Beset by worries about overcrowded schools and aging infrastructure, the Alexandria City Council this week said it will consider raising tax rates by as much as three cents — triple what its city manager recommended.
The unanimous vote from the all-Democratic council does not actually raise taxes; that decision comes in May, when the budget is adopted and the tax rate is set. This week’s vote simply set a cap on how much the council would be able to raise tax rates for fiscal 2017, which begins in July.
City manager Mark Jinks last month proposed raising the current tax rate of $1.043 per $100 of assessed value by a penny to pay for what he called basic government services — addressing growing school enrollment, improving firefighter pay and adding parking enforcement officers.
Jinks also said the council could consider adding another cent to the tax rate to handle additional school needs, a new fire academy, affordable housing loans and other infrastructure needs.
Each one-cent increase in the tax rate raises about $3.8 million for the city and costs the owner of a $521,227 home — the average assessed value in Alexandria — an extra $52 per year. But even if tax rates don’t increase, many property owners have to pay more because the value of their homes have increased.
Mayor Allison Silberberg (D) expressed concern about raising the advertised tax rate by three cents, rather than two, noting that “so many folks are concerned about being taxed out of their homes . . . I continue to be very uncomfortable with the third penny, even though I know this is the maximum.”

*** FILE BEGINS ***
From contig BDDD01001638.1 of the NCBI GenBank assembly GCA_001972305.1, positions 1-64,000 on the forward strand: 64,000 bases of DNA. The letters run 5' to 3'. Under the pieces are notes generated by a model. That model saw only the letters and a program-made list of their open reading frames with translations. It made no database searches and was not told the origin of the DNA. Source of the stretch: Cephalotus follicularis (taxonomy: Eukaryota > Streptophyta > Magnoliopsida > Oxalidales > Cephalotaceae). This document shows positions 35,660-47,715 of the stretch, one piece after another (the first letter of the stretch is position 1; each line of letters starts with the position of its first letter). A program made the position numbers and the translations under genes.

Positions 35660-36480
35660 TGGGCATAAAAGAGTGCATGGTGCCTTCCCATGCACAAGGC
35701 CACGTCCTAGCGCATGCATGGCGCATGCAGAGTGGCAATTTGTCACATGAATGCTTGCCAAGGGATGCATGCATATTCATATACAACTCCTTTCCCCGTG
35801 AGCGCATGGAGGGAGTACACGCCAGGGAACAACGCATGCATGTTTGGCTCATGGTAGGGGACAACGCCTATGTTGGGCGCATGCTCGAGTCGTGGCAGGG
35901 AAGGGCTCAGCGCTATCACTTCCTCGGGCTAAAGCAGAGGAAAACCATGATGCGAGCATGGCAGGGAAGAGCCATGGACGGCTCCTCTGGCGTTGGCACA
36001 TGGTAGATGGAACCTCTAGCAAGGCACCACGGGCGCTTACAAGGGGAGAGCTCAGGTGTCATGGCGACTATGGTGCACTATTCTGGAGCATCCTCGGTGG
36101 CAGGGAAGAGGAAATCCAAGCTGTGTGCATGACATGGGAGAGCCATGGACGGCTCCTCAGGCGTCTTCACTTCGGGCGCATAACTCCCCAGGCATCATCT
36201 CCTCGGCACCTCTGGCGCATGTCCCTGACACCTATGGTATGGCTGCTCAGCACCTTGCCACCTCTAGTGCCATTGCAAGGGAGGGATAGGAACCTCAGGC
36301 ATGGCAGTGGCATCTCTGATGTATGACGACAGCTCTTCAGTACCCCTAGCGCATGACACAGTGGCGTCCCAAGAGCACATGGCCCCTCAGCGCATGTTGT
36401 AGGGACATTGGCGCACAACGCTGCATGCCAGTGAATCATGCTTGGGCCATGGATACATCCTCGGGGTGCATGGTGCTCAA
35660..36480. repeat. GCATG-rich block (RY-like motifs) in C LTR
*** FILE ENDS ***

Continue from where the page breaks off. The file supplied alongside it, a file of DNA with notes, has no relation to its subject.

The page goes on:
Alexandria is not alone in considering tax rate increases this spring. Fairfax County two weeks ago set its maximum tax rate increase at four cents per $100 of assessed value. In Maryland, Montgomery County is considering its biggest property tax rate hike in years.
But in Prince George's, County Executive Rushern L. Baker III (D) has proposed no tax rate increase. Arlington County's manager proposed a half-cent decrease, but the county board opted to advertise the current tax rate.
Alexandria’s tax rate, which hit a peak of $1.10 from 1998 through 2001, dropped to a modern low of 81.5 cents in 2006. It has climbed at a generally steady rate since.
At the same time, school enrollment has boomed from about 11,000 in 2000 to 14,670 this year, resulting in what council member Redella “Del” Pepper (D) said is “truly an embarrassment when we have students using basically closet space” for classrooms.
Council members say they are also worried about the many city-owned buildings that desperately need repair, as well as street paving and sidewalk fixes.
“We were elected to make hard decisions,” said new council member Willie F. Bailey (D). “Ten years from now, I don’t want to get looked upon as if I didn’t do the right thing.”
Pepper, the longest-serving council member, said the three-cent cap will give the council flexibility as the council works through the details of the budget and decides what is needed.
“We have to bite this bullet now,” she said.